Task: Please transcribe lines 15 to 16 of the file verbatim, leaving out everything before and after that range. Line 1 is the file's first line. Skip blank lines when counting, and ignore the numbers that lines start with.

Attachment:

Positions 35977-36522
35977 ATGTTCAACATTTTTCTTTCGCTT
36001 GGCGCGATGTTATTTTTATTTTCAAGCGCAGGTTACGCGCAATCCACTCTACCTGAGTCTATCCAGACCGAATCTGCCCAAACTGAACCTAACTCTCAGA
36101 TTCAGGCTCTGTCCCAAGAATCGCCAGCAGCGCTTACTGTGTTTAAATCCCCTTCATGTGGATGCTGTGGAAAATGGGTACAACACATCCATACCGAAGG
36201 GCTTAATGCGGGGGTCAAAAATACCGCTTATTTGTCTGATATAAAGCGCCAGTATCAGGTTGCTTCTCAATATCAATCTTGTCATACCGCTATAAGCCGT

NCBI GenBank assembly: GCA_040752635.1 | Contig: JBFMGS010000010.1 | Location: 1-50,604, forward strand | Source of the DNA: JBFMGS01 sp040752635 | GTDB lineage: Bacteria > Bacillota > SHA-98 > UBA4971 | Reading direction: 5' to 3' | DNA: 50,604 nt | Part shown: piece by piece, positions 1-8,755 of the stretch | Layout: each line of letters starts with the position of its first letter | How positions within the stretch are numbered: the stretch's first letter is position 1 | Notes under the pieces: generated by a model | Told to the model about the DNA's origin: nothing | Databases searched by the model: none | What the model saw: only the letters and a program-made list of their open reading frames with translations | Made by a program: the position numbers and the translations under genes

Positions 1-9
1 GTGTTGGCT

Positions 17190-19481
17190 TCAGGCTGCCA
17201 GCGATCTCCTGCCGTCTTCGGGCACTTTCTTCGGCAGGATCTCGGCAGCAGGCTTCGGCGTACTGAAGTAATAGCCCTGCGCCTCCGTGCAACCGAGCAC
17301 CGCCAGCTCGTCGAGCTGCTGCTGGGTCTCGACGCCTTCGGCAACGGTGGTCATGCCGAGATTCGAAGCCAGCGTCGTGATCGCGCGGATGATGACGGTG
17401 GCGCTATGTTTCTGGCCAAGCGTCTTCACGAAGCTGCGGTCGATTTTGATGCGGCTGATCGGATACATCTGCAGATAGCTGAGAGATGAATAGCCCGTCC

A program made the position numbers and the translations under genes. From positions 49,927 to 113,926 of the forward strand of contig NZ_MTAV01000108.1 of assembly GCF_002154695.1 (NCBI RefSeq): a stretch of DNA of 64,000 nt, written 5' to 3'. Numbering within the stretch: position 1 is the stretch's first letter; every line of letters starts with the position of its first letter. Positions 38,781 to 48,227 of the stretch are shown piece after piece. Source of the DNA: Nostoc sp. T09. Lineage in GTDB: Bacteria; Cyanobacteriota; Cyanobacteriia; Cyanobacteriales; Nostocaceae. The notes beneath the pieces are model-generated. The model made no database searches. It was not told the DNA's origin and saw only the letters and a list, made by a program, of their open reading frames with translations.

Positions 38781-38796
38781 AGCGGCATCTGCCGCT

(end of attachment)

Positions 38781-38796
38781 AGCGGCATCTGCCGCT